When the Bible is subject, human listeners become "object." The Bible speaks to us. As subject the Bible speaks with God's initiative whether we seek it or not, whether we desire it or not. The Bible as subject is free and justified in answering questions no one is asking. The Bible as subject has no obligation to answer every question humans want answered. It sets its own agenda. It speaks, and in the phrasing of the Reformers, we are "under it." It requires submissive engagement, empathy, and active interaction. The Bible ask subject speaks objectively, and can reveal objective truth whether anyone subjectively receives it as truth.
Our hermeneutical task is not to bring our own presuppositions and agendas of problems and questions. The Bible may respond to these, but it may not. The Bible has its own agenda. The text applies its message. The challenge is to "say what the word means." But to think that the Bible can be only subject is absurd. Mark it down: the text as subject is no guarantee of objectivity.
Who Is Who?
Against this background, one should ask in surveying church history, "Who espouses which hermeneutic?" Which is the hermeneutic of Tillich and his correlative method that finds a message in Scripture to match the human dilemma? Does the Bible or the human predicament have priority? Is the Bible object or subject? Which is the hermeneutic of the traditional Restorationist view which hears the Bible speaking through the human logic of command, example, and inference? Is text or interpreter primary? Is the Bible object or subject? Which is the hermeneutic of David Tracy, John Hall, or the liberation theologians? Is human experience or the biblical text primary?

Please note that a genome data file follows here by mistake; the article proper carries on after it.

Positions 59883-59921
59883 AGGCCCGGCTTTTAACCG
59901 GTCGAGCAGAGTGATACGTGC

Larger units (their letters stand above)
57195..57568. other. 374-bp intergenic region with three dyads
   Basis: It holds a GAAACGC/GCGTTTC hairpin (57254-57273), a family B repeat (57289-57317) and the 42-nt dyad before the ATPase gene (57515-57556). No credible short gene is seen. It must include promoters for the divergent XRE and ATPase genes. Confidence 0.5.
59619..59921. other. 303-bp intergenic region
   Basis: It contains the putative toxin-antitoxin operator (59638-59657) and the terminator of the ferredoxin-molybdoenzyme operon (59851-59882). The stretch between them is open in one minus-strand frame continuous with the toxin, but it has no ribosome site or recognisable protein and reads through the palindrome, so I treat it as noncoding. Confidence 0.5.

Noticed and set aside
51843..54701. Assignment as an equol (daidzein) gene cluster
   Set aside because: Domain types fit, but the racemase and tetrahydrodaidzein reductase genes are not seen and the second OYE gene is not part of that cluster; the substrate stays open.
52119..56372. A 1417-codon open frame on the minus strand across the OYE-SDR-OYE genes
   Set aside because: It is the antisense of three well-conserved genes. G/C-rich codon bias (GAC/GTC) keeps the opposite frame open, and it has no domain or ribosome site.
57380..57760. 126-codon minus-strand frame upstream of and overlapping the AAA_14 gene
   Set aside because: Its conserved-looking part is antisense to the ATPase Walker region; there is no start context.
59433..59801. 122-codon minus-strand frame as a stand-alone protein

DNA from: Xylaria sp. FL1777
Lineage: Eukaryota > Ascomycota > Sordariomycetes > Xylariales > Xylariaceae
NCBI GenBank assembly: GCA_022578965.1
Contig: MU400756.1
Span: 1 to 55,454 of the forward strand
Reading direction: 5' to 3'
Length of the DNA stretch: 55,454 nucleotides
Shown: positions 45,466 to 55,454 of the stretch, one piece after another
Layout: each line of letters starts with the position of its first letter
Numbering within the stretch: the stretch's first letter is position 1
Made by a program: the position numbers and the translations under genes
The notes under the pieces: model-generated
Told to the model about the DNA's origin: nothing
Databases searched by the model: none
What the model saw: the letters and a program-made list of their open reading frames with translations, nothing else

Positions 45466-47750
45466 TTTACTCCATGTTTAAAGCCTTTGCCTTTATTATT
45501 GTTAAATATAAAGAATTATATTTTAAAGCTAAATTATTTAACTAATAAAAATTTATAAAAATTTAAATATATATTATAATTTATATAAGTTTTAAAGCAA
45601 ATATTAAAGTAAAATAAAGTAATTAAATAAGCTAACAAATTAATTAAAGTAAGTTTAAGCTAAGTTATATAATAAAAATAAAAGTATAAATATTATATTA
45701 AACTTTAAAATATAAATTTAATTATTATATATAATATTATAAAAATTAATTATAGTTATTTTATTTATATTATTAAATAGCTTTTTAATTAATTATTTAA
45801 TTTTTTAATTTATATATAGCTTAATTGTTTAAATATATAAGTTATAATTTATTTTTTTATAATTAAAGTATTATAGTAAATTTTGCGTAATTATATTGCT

An Alternative Approach
The intent of this essay is to suggest that given the customary meaning of the terms among churches of Christ, neither the 'new' hermeneutic nor the 'old' hermeneutic is solely adequate as a way of understanding the task of interpreting and communicating Scripture. Understanding Scripture not only requires that we stand back from it but also that we enter it. We analyze it as it analyzes us. Understanding requires both disengagement and active engagement. There must be active dialogue between text and interpreter. Even when we work hard to eliminate our own presuppositions and agendas, we are not totally successful. No one ever approaches the text with a "blank slate."
The Bible responding to our questions may answer them. More frequently it challenges us to formulate new questions or to reframe our questions. When we return to the text the dialogue of the hermeneutical circle continues, although if the dialogue is going anywhere, the progression suggested by a hermeneutical spiral may be a more apt description as the circle becomes ever narrower as it focuses on the truth God's Word communicates.
I abhor the uncontrolled subjectivity that comes when one denies the Bible an accessible, objective meaning. The Bible is truth, whether anyone recognizes it or not. Nevertheless there is a value in what the "New Hermeneutic" sought. A cultural gulf exists between the then and now, the there and here. If the old hermeneutic supplied a set of universal interpretive rules to be applied to the text, the new hermeneutic asks if and how the text can with priority speak its message to us. John Stott's summary is helpful:
The old hermeneutic concentrated on the text as object; we stood over it, studied it, scrutinized it, applied our rules to it, and almost took control of it. The new hermeneutic, however, concentrates on the text as subject; it stands over us, and we sit meekly 'under it'...It addresses, confronts, challenges, and changes us.
The polarization of 'old' and 'new' in our day is not helpful but is a great danger. Most of us who share a Restoration heritage coexist in a fairly narrow theological band far removed from Fuchs and Ebeling and the "New Hermeneutic." Both the 'old' and the 'new' as we generally discuss them are lopsided. I see no valid option other than to recognize that the text is both subject and object. We (subject) seek it (object) as it (subject) seeks us (object). Whether it is object or subject, it is the same word of God. Whether I am a scholar seeking to understand its message through modern logic and study tools, or the "man in the mall" reading it uncritically before I pillow my head at night without the help of historical and literary tools, it is the same word of God. It speaks, I must hear and answer.
I am asked at times, "Are you a 'new' or an 'old' hermeneutiker? My answer is "yes!"
©, 2004, Robert J. Young. Used by permission. All rights reserved. For more information, please visit www.bobyoungresources.com